Joe Moore Reservoir—Joe Moore has a mix of rainbow trout, yellow perch, black crappie, and largemouth bass. Joe Moore is very weedy this time of year.
Lemon Reservoir—No Reports. However, large brown trout will be seeking flowing water for spawning this time of year.
McPhee Reservoir—The trout fishing has been good at McPhee Reservoir. Some smallmouth and walleye are being taken by anglers.
Narraguinnep Reservoir—The boat ramp is currently closed to trailered watercraft to prevent the spread of invasive aquatic species. The reservoir is open to all other uses including fishing, hunting, and bird watching. Hand launched boats are allowed (float tubes, kayaks, etc.). The reservoir is low.
Navajo Reservoir—The water temp is 67 degrees. The water is clearing after much needed rainfall and the fishing seems to be improving. Crappie are still slow on jigs and grubs. Bass have been fair on deep diving crankbaits and pike are good on spoons and large swimbaits. Catfish have been slow.
Pastorius Reservoir—Fair for rainbow trout on Powerbait. Reservoir is shallow and weedy but what trout are left should be of quality size (14 inches).
Piedra River—The Piedra River has a good population of brown and rainbow trout on the upper end (Piedra Canyon). Fall can be a great time to seek brown and brook trout spawning in the shallows.
Ridgway Fishing Ponds—The Pa-Co-Chu-Puk ponds of Ridgway State Park are excellent for children because they are the only water below the dam not restricted to artificial flies and lures or catch-and-release fishing. A limit of four trout per person may be kept there, by children and licensed adults, 16 years and older. The ponds were stocked again (13 September 2010). Fishing continues to be good. Try worms, grasshoppers and red salmon eggs. Fly fishermen could try a Black Woolly Bugger or gold ribbed hare’s ear size #14. Good luck!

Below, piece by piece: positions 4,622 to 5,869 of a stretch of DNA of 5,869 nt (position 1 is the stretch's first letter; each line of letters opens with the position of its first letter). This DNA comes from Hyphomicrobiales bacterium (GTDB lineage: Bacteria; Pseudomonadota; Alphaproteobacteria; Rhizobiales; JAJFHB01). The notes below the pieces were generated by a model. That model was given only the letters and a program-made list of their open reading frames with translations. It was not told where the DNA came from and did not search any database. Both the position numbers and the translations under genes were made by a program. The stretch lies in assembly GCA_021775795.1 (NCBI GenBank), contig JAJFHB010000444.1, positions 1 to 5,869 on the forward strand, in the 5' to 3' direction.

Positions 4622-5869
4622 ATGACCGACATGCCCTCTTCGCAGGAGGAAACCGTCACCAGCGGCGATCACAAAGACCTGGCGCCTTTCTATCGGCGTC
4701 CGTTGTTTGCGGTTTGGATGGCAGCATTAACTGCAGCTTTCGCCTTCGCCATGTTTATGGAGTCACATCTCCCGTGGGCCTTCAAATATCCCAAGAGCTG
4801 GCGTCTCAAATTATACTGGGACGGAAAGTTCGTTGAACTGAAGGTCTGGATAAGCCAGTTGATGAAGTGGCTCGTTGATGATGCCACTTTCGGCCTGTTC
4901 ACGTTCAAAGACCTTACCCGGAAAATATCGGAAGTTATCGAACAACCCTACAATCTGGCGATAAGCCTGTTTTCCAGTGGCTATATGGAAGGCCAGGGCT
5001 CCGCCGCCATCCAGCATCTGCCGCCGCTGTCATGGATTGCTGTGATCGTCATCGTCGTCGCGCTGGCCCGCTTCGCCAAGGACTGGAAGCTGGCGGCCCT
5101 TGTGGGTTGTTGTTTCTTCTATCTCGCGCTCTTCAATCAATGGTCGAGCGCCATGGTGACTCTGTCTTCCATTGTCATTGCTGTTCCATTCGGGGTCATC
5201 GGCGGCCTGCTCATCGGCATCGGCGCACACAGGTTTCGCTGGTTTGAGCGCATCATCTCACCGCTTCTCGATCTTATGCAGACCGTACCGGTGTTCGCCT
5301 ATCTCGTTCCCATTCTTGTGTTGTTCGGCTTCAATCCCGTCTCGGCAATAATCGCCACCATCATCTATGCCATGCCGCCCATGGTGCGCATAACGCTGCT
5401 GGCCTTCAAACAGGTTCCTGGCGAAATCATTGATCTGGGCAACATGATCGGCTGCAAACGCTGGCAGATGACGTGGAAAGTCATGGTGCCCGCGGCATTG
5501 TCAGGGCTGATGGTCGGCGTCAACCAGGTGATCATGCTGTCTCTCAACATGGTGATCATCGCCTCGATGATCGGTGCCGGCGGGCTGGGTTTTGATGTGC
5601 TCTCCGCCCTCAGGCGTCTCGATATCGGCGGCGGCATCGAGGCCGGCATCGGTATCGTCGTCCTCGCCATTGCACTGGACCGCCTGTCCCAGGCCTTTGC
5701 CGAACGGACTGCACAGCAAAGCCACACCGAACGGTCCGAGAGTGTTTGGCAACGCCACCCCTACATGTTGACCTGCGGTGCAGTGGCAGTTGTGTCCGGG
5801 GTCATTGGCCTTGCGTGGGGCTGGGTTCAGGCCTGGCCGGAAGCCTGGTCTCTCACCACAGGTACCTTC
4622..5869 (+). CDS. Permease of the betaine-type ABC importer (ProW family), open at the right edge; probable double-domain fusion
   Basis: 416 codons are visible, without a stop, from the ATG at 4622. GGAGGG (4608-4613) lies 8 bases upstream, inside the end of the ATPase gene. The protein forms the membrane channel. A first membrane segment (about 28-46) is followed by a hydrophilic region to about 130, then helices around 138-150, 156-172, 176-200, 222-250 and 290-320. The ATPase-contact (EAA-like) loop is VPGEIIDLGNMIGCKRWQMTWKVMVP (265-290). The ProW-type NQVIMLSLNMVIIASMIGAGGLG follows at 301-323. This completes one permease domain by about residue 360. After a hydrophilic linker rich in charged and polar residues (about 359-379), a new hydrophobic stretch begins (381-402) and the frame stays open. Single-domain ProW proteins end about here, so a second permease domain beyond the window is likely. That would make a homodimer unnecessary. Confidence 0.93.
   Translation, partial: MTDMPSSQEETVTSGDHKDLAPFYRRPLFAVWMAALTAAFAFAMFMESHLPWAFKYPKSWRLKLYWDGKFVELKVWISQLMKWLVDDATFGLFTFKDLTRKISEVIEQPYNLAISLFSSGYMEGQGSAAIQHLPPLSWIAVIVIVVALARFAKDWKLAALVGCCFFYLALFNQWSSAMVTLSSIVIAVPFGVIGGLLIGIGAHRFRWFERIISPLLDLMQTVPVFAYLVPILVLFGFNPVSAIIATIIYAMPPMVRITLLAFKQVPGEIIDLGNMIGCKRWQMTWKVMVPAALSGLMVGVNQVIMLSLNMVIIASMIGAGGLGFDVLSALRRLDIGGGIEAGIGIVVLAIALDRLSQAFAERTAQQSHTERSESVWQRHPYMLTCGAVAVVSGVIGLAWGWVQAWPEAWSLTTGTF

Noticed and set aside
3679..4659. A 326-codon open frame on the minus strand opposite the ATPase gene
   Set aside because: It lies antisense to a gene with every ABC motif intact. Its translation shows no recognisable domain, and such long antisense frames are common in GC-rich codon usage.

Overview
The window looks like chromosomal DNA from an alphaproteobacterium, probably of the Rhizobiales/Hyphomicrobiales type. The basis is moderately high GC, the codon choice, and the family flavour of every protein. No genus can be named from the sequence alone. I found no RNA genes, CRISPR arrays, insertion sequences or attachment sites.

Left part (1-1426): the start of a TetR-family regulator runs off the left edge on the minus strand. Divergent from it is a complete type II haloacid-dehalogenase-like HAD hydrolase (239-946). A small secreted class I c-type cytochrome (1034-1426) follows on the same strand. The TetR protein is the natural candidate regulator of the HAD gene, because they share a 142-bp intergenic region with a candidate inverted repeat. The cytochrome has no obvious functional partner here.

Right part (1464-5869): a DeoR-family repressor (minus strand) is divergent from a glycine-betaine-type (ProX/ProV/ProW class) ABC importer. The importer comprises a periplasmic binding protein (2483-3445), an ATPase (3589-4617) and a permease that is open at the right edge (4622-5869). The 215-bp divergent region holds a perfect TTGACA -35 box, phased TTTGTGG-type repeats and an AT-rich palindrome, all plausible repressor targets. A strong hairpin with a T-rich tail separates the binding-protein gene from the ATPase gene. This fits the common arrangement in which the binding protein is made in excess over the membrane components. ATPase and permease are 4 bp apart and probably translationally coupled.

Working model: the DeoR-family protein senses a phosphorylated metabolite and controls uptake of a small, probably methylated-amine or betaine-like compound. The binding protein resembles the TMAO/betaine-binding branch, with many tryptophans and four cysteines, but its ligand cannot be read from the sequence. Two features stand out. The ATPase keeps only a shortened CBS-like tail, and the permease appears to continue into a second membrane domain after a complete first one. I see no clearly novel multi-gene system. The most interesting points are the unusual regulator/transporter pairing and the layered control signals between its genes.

Ridgway Reservoir—The lake is falling and is now at about 20’ below spilling. Fishing is good. 1,450 additional catchable-sized Rainbow Trout were stocked the week of August 10th. This totals more than 40,000 this season. Bank anglers have been doing well using the standards: night crawlers, green power bait, red salmon eggs and silver or gold Kastmasters. Olive and Black Woolley Buggers with spinning rod and bubble are working too. The Brown trout are out of the Mear’s Bay area and deep in the main reservoir. Try early in the mornings or late evenings, trolling slowly along the shoreline - in the shade - for a chance at a large Brown Trout. Remember to have your boat clean, drained and dry when you come in to have it inspected before launching. Good luck fishing!
Rio Grande River—Water flows have prevented most float trips on the river, however fishing from public waters has been fair to good.
Sanchez Reservoir—The boat ramp will be closed from 8pm to 6am daily with aquatic nuisance species boat inspections taking place when the ramp is open. The boat ramp will be closed daily starting October 1st.
Taylor Reservoir—The lake trout are at 100 feet plus. Trolling with lures has been effective for the smaller ones. Fishing off the bottom, anchored, with worms has been working too. Trolling an apex lure tipped with a worm has also been working. Rainbow trout are really on a strong bite even with the full moon! Trolling with cowbells and nightcrawlers, or an Assassin Spinner along with cowbells have been doing very well. A few Salmon have been caught while trolling for lakers. They are stacked up in about 50 ft. of water. Not much happening with Pike right now.
Uncompahgre River in Ridgway Park—Water temperature on the river at Pa-Co-Chu-Puk is running at about 56 degrees. The water is slightly off color with the afternoon rains. Fishing is good. Dry flies are working in the evenings. I saw several fishermen picking up Rainbow and Cutthroat Trout over the last few evenings. Flows are around 250 cfs; Grasshoppers are out! Try a “Parachute Hopper” or a “Ginger Quill”. Good luck.
Vallecito Reservoir—Fishing for 10-14 inch trout should be very good due to recent fish stocking. A number of large northern pike have also been taken by anglers over the last several weeks.
Williams Creek—No Reports. Brook and brown trout are spawning this time of year so it is a good time to look for larger fish in the shallows.
Williams Creek Reservoir—Fall is a beautiful time to fish Williams Creek Reservoir. Look for larger brook trout moving around the shallows and inlets to spawn this time of year.